The detoxifying powers of fiber were demonstrated in a study where rats were fed poison, and simultaneously put on a high fiber diet. These rats survived without harm, while other animals fed the same poison, but without the fiber, became ill and died.
A number of “top-down” safe and effective herbal supplements are available at most health food stores that will help the bowels to be better tonified. Casgara sagrada and senna are often used in herbal remedies. Aloe and flaxseed oil also are often effective. Fresh coconut water almost always resolves a temporary constipation problem.
Also, a colon cleansing diet is good to follow. This involves avoiding the following foods:
• unnatural high-fat foods (French Fires, potato chips, etc)
• processed foods
• sweets and candy
• limit dairy products
“Bottom-up” Methods of Colon Cleansing
“Bottom-up” remedies include colonics and enemas. Many holistic practitioners recommend these as an integral part of any detoxification program. Enemas can be performed on oneself (except when they are administered by parents to children). An enema involves putting a small amount of water into the rectum, and washes only the lower part of the colon. The water is then expelled directly into the toilet.
A colonic is essentially an uber-enema, and it is performed by a practitioner who specializes in the treatment. Colonics put a large amount of water into the colon—usually about 10-15 gallons, though not all at once—and the water reaches deep into the colon tract, all five feet of it. The water is expelled through a tube directly into the city’s waste line (just as toilets do). Colonics are sanitary and painless.
Although the convenience of enemas offer a distinct advantage, they are not as thorough as colonics. Norman Walker, a well-known centenarian who is considered one of the fathers of holistic health, said, “One colon hydrotherapy is equivalent to 30 enemas.”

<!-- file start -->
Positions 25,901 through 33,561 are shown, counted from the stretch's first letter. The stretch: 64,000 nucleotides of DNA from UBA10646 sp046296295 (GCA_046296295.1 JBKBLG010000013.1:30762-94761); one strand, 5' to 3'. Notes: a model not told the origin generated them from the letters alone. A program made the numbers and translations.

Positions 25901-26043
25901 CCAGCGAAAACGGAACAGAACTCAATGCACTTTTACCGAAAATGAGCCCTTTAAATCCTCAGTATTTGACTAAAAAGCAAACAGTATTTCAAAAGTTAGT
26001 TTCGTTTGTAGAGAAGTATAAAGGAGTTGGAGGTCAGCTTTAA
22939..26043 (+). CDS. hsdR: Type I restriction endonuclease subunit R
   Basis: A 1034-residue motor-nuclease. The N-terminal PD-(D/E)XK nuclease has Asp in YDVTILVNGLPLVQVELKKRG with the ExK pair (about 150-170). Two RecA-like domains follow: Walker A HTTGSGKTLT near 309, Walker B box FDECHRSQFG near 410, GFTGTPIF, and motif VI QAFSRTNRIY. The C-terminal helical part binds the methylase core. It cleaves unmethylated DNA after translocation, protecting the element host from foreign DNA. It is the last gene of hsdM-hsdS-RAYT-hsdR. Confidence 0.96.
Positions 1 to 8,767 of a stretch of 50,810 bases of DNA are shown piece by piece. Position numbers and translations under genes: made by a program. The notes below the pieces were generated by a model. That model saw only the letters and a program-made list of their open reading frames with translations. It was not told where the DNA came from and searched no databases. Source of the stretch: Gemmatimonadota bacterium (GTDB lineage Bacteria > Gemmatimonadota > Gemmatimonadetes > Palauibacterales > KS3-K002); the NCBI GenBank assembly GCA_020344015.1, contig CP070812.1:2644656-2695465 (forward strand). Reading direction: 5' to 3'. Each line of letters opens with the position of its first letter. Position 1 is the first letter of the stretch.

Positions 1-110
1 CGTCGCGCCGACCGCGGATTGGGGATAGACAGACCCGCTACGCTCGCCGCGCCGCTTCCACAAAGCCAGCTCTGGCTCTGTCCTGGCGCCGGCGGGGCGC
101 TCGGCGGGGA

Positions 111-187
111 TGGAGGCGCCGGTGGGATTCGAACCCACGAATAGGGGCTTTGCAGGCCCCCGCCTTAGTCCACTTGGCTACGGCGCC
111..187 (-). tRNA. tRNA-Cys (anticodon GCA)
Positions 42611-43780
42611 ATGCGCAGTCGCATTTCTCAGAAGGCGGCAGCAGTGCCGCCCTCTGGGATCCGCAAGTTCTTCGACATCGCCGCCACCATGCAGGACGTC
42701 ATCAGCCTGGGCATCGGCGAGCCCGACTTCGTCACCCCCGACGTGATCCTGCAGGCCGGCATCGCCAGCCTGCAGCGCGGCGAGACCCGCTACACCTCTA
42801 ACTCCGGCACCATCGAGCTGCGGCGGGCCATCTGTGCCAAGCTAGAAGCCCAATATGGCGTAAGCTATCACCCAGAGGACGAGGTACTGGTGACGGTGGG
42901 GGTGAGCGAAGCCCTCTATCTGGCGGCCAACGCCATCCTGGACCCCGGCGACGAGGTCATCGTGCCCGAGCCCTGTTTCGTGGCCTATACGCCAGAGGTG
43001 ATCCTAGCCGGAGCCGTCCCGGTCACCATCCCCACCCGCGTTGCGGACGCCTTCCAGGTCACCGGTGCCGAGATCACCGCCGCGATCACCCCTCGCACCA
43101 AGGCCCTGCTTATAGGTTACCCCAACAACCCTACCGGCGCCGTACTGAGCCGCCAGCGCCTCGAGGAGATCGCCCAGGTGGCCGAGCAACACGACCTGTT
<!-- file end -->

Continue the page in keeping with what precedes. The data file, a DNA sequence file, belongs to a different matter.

Although colonics have become more popular in recent years, they are still not recommended by most traditional medical practitioners. The objections center primarily around the issues that the procedure is not sanitary, and further, that it is unnatural to fill the colon with water. Sanitation is not an issue when the procedure is performed by a trained colon therapist. Colonic systems are sterilized between usage and the speculums (the instrument inserted into the rectum) used today are disposable and come wrapped in sealed plastic bags. Most colonic systems filter the water through UV lights, eliminating the possibility of introducing water-borne pathogens into the intestinal tract.
The Origin and History of Enemas and Colonics
The Egyptians appear to the first to have recorded colon cleansing as a method of achieving better health. The Ebers Papyrus, dating back to the 14th century BC, and now housed in the Royal Museum of Berlin, has suggestions for enema-based remedies. Tablets from 600 BC tell us that both the Greeks and Romans, similarly, recommended enemas as a viable remedy for fevers as well as a cure for worms.
Farther east, from India, there is an ancient yogic tradition that involves water cleansing of the colon. Yogis have been known to master a technique called Basti in order to give a natural cleansing of the lower intestines. Basti involves the controlled use of muscles to pull water up into the colon, and then, after churning the water around to dislodge old waste products, the water, and whatever bowel waste it carries off with it, is expelled.
A more recent approach to colon cleansing was developed by Dr. John Harvey Kellogg, around the turn of the century, at the famed Battle Creek Sanitarium that he headed. Kellogg maintained that 90 percent of diseases are the result of improper functioning of the colon.
His favorite device for health was a forerunner of the modern colonic machine. He developed an enema machine that enabled the practitioner to give the patient a series of rapid enemas, instilling several gallons of water into the colon.